Updated: March 10, 2021 9:07:38 am
LG’s new budget smartphone K42 boasts of a unique new design, along with some pretty average specifications. I gave the device a spin for over a week and here’s my review of the smartphone. But before that, here’s a quick look at the phone’s specifications.
LG K42 specifications: 6.6-inch IPS LCD display | MediaTek Helio P22 chipset | 3GB RAM and 64GB storage | 13MP primary camera, 5MP ultra-wide camera, 2MP macro and depth cameras + 8MP front camera | 4000mAh battery with 10W charging
LG K42 Price: Rs 10,990 for 3GB RAM and 64GB storage
LG K42 review: What’s good, what’s bad?
LG K42 sports a very different kind of back that looks quite unique. I liked the fact that the camera module now looks like it is a part of the frame of the phone and the new curvy back also makes the phone a tad easier to grip when you’re wearing gloves. However, the back panel itself feels very flimsy and not sturdy at all.
This completely contrasts the military grade MIL-STD-810G certification of the phone, which does not guarantee any ruggedness or safe use in extreme conditions, but allows the phone to handle the elements better. A few taps on the panel with our fingers and you can feel the plastic back being hollow.
The frame of the phone on the other hand, even though made of plastic, feels very sturdy, and the buttons are some of the best we have used in this segment. They’re very tactile and not wobbly or mushy to press in the least. I also loved the new colour of the phone.
The dedicated Google Assistant button on the left feels completely unnecessary. Moreover, it is placed opposite to, but lower than the power button, which is already pretty high up on the frame. For most people with average-sized hands, this puts your middle finger right on the Google Assistant button every time you press the power button. Newton’s third law then makes sure you have plenty of accidental Google Assistant pop-ups every time you unlock the phone.
The LG K42 features an HD+ 6.6-inch IPS LCD screen, which is fairly decent. The max brightness is really good and combines with the stand-out colour scheme of the user interface, this makes reading things on the LG K42 easier than other phones under direct sunlight.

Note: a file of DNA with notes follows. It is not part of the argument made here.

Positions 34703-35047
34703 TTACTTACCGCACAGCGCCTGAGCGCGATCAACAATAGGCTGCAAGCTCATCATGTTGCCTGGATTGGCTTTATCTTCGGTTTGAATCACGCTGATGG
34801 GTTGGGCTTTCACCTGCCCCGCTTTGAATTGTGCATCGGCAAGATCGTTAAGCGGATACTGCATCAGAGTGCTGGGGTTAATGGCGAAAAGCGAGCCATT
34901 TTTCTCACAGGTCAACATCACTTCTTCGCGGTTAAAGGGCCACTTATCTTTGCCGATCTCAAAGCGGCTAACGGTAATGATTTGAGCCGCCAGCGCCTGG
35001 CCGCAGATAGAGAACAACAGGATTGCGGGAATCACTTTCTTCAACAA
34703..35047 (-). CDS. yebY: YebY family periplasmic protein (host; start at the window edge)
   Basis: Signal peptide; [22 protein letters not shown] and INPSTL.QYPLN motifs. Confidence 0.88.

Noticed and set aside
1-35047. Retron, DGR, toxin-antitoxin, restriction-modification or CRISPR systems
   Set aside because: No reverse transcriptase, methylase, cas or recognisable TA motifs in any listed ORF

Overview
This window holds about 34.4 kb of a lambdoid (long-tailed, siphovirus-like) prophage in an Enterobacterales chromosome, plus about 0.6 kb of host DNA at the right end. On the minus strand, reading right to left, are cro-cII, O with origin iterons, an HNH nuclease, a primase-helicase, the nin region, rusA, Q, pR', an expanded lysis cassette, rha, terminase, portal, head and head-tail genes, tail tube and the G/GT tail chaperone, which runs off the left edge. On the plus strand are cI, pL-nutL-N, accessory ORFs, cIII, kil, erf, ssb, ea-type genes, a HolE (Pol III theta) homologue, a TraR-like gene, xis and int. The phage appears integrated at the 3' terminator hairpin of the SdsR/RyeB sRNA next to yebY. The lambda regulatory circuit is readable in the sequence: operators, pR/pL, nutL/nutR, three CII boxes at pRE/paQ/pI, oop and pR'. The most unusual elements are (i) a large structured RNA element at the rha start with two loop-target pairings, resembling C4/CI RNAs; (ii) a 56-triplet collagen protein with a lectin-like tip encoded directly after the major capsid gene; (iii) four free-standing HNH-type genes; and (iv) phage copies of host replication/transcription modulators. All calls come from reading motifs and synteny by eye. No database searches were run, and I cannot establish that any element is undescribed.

While it isn’t a bad display, it still has the limitations of an HD+ panel. It is noteworthy that some competing phones offer an FHD+ panel at this price, which simply put, adds twice as many pixels to make text crisper and photos and videos appear sharper to the eyes. The fact that this is a large 6.6-inch display, makes that lower pixels per inch (PPI) count even more apparent.
The LG K42 fairs well in day-to-day usage, but isn’t an ideal device for heavy lifting. The MediaTek Helio P22 chip is not the best chipset money can buy you at this price, but it is still a fairly decent addition. The phones can handle a few apps at a time. When it comes to games, endless runners like Temple Run or Subway Surfers are easily playable but more resource-heavy games will come at the cost of playing experience.
However, 3GB RAM on a phone that costs above Rs 10,000 is simply a bad deal. You can feel the lack of RAM beginning to slowly throw in some stutters and freezes in the interface during heavy use. An Android phone that costs this much should have at least 4GB RAM, which would make it much more usable and future-proof.
Coming to the software, it runs Android 10 on the LG K42 with LG’s own skin on top. The skin feels well-optimised and is good at managing the phone’s low reserves of RAM. While I ran into stutters during heavy use, the phone was never brought to a standstill.
Other elements like the phone’s call quality and sound output were pretty good. A dedicated secondary microphone can be thanked for that. While there is no face unlock here, the fingerprint sensor on the power button is pretty fast and accurate.
The LG K42 takes average pictures provided you have good lighting around you. While it is unrealistic to expect very good pictures from a phone in this segment, the LG K42’s image quality still lacks in elements like colour reproduction and details. The shutter speed wasn’t very fast either.
The presence of an ultrawide-lens is a plus point, as wide-angle shots are quite good, again, as long as you have good lighting. The front camera, on the other hand, is very poor. Images are soft and lack detail, the shutter speed is slow and there is visible noise even if you take pictures indoors during day time.
Check out some samples by clicking on the image below.
The LG K42 features average battery life. At 4,000mAh, it isn’t a big battery, but you still end up getting good battery life of over a day’s use since the low-res screen and lower-end processor do not eat up your battery life. However, I would have preferred at least a 15W charger along with the LG K42, which would have been faster than the 10W implementation. Thankfully, the phone still has a USB-C port.
The LG K42 is a good looking device, but fails to stand out in any other area. The phone’s looks are great and can turn heads, but a phone that doesn’t have the performance, the camera optics, or the battery life to stand out in a sea of competitors cannot be a good recommendation. Further, the LG K42’s grippy and good looking back is rendered pointless if you have to snap on a case to protect the phone anyway.
The LG K42 would have been a much better buy at a sub-Rs 10,000 price point. However, at Rs 10,990, phones like the Poco M3, Realme Narzo 30A or Redmi 9 Power sport more RAM along with better screens, cameras and battery life.